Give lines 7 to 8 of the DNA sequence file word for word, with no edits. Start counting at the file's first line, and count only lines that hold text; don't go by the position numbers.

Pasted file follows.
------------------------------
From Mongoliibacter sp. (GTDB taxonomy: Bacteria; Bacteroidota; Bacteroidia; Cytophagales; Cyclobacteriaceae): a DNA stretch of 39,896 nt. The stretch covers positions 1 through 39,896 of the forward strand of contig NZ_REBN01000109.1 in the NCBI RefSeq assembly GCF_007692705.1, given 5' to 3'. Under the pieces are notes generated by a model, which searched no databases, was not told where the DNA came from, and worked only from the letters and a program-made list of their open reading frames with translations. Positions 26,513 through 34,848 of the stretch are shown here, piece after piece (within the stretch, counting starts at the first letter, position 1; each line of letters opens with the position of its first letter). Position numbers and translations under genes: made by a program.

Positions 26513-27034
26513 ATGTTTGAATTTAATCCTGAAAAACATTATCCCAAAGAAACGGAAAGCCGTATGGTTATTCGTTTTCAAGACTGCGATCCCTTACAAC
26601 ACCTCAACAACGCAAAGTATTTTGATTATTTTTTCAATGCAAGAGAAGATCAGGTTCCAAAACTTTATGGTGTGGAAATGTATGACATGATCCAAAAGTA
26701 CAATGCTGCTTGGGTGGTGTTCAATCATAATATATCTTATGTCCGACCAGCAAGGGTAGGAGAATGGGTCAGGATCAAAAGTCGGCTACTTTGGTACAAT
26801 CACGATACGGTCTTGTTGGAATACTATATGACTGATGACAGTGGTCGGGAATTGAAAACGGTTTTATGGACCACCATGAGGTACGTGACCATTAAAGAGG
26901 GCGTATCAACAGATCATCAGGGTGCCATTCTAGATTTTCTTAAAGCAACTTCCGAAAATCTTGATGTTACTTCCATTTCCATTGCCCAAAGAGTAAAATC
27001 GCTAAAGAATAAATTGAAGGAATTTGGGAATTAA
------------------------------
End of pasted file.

26901 GCGTATCAACAGATCATCAGGGTGCCATTCTAGATTTTCTTAAAGCAACTTCCGAAAATCTTGATGTTACTTCCATTTCCATTGCCCAAAGAGTAAAATC
27001 GCTAAAGAATAAATTGAAGGAATTTGGGAATTAA